To stay alive and flourish in highly competitive environments, business-to-business companies spend more time and money on R&D. Companies focus on making their products smarter, faster, more cost-effective and reliable. They also find ways to improve and add services so that they provide customers with a complete and satisfying experience.
But how can these B2B companies truly differentiate their offerings and be relevant to customers over the long-term? This is where branding applies. Brands matter in B2B markets. In fact, they matter even more in B2B than business-to-consumer.
Cut throught clutter: Brands matter because the B2B marketing communications world is characterized by numbing sameness, commoditized feature wars and laundry lists of product benefits. In other words, there is a sea of noise, parity, clutter and dullness. Branding, however, allows a company to distiguish goods or services. Branding today is a strategic tool that helps the supplier cut through the clutter of the market, get noticed, and connect with the customer on many levels and in ways that matter. A strong brand becomes the customer's "shorthand" for making good choices in a complex, risky and confusing marketplace.
Tap into emotional drivers: Brands matter because companies act just like people when it comes to evaluating what products or services they buy. Along with a number of explicit rational criteria, a powerful irrational impulse is always present to influence the purchase decision. A strong brand with an effective positioning strategy speaks to and taps into the totality of the buyer needs.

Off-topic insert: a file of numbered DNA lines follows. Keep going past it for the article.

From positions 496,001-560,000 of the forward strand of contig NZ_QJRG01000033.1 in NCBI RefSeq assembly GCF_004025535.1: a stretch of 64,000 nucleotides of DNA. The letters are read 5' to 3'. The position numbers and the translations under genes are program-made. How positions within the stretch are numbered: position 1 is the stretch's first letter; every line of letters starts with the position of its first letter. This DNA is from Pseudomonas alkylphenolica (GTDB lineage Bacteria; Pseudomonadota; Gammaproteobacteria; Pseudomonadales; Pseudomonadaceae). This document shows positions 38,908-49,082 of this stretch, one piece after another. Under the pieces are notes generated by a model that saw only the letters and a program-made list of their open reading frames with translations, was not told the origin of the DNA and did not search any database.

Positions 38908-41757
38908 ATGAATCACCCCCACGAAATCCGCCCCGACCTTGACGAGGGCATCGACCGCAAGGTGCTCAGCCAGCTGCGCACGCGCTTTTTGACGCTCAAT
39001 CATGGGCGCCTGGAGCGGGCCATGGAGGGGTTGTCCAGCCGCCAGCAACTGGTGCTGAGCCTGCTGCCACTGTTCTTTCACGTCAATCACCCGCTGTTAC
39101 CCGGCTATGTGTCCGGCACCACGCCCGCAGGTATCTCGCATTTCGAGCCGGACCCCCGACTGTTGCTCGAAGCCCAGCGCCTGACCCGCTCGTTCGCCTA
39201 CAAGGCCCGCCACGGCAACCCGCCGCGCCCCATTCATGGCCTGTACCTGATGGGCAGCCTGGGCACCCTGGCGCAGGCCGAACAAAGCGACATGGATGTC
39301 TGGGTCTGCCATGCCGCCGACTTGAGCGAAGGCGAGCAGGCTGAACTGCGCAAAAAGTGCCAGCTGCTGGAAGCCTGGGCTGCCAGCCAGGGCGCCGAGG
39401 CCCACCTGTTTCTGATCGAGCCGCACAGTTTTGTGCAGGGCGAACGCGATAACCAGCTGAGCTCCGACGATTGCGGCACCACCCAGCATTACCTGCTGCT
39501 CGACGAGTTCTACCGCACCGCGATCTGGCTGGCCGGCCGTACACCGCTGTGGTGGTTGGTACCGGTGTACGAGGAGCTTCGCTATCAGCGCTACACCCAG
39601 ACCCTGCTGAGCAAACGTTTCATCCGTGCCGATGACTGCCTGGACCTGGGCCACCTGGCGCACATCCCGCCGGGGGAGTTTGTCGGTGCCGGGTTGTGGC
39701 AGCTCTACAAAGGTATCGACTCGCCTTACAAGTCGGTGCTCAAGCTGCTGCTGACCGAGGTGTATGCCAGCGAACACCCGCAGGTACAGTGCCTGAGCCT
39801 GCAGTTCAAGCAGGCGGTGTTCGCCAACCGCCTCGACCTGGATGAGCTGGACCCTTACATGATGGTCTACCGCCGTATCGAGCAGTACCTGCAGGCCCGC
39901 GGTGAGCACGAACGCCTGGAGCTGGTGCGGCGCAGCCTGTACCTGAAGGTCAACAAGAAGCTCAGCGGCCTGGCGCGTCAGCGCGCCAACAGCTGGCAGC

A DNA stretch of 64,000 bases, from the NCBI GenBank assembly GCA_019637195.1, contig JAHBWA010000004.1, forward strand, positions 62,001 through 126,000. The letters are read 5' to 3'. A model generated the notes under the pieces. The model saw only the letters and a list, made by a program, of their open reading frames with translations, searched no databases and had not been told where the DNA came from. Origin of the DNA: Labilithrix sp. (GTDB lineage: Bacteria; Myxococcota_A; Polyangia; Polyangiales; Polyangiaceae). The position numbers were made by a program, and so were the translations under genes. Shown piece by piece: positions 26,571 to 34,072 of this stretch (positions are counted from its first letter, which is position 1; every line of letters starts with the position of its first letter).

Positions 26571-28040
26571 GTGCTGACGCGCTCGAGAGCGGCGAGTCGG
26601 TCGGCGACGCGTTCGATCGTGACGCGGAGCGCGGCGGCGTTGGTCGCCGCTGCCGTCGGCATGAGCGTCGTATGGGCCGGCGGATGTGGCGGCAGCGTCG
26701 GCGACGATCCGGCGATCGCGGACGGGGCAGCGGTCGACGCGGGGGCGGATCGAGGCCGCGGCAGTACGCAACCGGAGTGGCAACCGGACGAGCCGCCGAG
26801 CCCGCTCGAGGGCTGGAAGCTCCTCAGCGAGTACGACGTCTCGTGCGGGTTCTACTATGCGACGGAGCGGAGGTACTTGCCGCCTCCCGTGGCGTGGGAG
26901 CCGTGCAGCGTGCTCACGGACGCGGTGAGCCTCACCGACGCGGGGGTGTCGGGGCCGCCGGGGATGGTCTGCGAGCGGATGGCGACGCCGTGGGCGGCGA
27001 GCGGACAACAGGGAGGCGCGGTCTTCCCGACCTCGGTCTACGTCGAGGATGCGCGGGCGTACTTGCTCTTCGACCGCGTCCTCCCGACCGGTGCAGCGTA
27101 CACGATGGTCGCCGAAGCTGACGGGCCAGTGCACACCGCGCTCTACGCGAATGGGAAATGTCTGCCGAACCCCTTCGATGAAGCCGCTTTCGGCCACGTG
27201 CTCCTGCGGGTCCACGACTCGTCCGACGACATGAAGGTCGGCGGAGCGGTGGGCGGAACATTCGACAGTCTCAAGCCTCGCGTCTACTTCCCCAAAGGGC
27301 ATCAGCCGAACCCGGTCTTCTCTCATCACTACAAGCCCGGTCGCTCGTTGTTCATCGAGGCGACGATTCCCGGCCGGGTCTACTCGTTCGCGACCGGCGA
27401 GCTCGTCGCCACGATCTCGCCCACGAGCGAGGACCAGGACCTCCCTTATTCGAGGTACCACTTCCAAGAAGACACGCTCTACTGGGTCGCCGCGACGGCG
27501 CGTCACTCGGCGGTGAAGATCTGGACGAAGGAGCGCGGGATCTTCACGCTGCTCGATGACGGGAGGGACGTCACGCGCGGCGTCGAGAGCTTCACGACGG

Facilitate delivery or promise: Brands matter when supplier teams are doing business with buyer teams. Through effective branding efforts, the brand becomes the "glue" that binds the supplier culture and organization together, enabling the brand to make good on its external promise. Customers will reward a brand which delivers a unified, consistent and satisfying experience with repeat business.
However, common beliefs in B2B marketing tend to overlook the importance of brands. Consider the following thoughts:
Consumer brands are defined and presented largely on emotional appeals -- "warm and fuzzies." In B2B, products and services, rather than "brands" are pitched, sold, and transacted through cold logic.
Consumers are drawn to brands' irrational benefits (status, prestige, affinity, self-security). Business customers speficy and purchase based on rational drivers (pricing, specifications, product peformance, metrics).
I suggest that such thinking by B2B marketers is not only naive, and defies logic, but also undermines their ability to drive incremental business value and ROI.